Can You Fill A Controlled Substance Early?
There is no simple answer!
I have a script due on the 14th; however, I ran out (I lost some for sure; pants pockets...cleaners. 99.9% sure). Today is the 11th. It’s not the end of the world but it’s going to be uncomfortable. Is there any chance of me getting my medicine, even a few until the 14th? I have the prescription and I tried to fill it while grocery shopping one day and they thought I was playing games.
Whether or not you can fill a controlled substance prescription early depends on many factors, including:
- Laws in your state
- Policies of the Pharmacy
- Circumstances As To Why It Is Being Filled Early
I discuss each topic below.
Controlled Substance Fills And The Law
Federal and state laws are the most important when it comes to early refill requests for controlled substances. It is important to know that federal and state law are often different in the pharmacy world, but the strictest law applies.
For example, federal law states that certain controlled substances (schedule III and IV) expire 6 months after the date they are written (1). In New York State, however, they expire 30 days from the date they were written. If you are in New York State, your pharmacy must follow the state law as it is more strict.
When it comes to filling your controlled substance prescription early, whether or not it is a refill or fill from a new prescription, laws again vary. Federal law leaves some room for interpretation but does say that it is both the responsibility of the prescriber and pharmacist to prevent drug abuse, misuse, and diversion:
"The responsibility for the proper prescribing and dispensing of controlled substances is upon the prescribing practitioner, but a corresponding responsibility rests with the pharmacist who fills the prescription."
While some states don't have specific laws regarding how early you can fill a prescription relative to your last, many do. Going back to New York, they very specifically state that the user cannot refill their prescription if they have more than a '7 day supply' left from their last:
"No additional prescriptions for a controlled substance may be issued by a practitioner to an ultimate user within 30 days of the date of any prescription previously issued unless and until the ultimate user has exhausted all but a seven days' supply of that controlled substance provided by any previously issued prescription."
It is important to know the laws in your state so you can have a better understanding as to what is allowed when it comes to filling (or refilling) a controlled substance.
Policies Of The Pharmacy
In addition to federal and state regulations, individuals pharmacies or pharmacy chains may have even stricter policies. For example, Walmart and CVS recently announced new policies that limit acute opioid prescriptions to a maximum of 7 days for most individuals.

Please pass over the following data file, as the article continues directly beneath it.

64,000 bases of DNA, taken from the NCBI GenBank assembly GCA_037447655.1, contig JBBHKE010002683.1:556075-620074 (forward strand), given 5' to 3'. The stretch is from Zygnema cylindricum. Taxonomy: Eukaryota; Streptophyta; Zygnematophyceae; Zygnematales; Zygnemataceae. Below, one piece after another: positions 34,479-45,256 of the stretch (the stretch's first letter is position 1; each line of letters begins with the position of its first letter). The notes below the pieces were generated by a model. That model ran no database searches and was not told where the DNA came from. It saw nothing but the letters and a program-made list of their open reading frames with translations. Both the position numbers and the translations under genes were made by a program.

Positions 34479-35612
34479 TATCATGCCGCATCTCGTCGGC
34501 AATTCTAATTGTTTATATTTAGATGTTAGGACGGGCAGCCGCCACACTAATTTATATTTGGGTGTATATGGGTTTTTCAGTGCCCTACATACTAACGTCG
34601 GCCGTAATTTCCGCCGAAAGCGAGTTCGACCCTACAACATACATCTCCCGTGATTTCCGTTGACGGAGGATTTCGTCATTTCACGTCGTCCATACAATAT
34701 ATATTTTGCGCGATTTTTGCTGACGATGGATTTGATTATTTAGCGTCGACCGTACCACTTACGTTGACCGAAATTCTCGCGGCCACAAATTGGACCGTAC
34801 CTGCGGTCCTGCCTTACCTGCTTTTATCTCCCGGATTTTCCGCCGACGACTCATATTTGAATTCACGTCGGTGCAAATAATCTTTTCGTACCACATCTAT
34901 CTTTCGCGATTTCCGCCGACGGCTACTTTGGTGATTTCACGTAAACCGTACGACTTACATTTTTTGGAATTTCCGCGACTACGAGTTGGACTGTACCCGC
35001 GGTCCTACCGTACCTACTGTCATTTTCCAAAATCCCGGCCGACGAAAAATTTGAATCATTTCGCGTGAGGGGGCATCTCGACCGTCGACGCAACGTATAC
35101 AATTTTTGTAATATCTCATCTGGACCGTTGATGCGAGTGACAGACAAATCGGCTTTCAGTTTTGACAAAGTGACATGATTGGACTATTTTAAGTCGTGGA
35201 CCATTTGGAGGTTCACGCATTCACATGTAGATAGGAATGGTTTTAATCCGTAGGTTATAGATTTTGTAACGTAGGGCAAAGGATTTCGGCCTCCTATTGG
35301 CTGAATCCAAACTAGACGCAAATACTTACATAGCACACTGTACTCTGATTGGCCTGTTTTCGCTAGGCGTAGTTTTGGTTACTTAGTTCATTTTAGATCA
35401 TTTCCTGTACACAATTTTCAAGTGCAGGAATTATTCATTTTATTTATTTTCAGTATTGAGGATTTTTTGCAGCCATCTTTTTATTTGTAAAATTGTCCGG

Pharmacies may also have their own policy when it comes to how early they will fill a controlled substance and whether or not they will even fill controlled substance prescriptions that are written out-of-state.
Lastly, it is very common for individual pharmacists to have different ideas of how soon a controlled substance can be filled. If they have reason to believe that the prescription fill is for abuse or misuse (which includes individual misuse), they may not fill it.
Circumstances For Early Controlled-Fill
Let's say you are in a situation where you simply lost or had your controlled substance prescription stolen. What to do, and what will happen, is a little less clear.
In almost every situation, your pharmacy will not fill a controlled substance early unless they talk to the prescriber. Even if you state you lost your prescription, the pharmacy will need verification from the doctor and will be sure to document all conversations regarding the situation. Even then, if there is a pattern that arises, your pharmacy may deny the script anyway.
Your best plan of action when a controlled substance prescription is lost is to talk to your doctor. They will absolutely need to verify and authorize an early fill (if they do). They will also need to talk to your pharmacy.
If your prescription is stolen, it is best to offer as much proof as possible and file a police report. We discussed this recently: Stolen Controlled Substance: What To Do?
As you can see, there is no definitive answer when it comes to 'when can you fill your controlled substance prescription'.
The laws in your state are most important to understand. When it comes to extenuating circumstances, such as a lost prescription or you need some for a trip out of town, your best bet is to discuss this with your doctor. Only they will be able to authorize an early fill and they will need to talk to your pharmacist as well.
There are several factors to take into account regarding whether or not you can fill your controlled substance prescription early, including the laws of the state you live in and the circumstances around the reason for needing to fill early.
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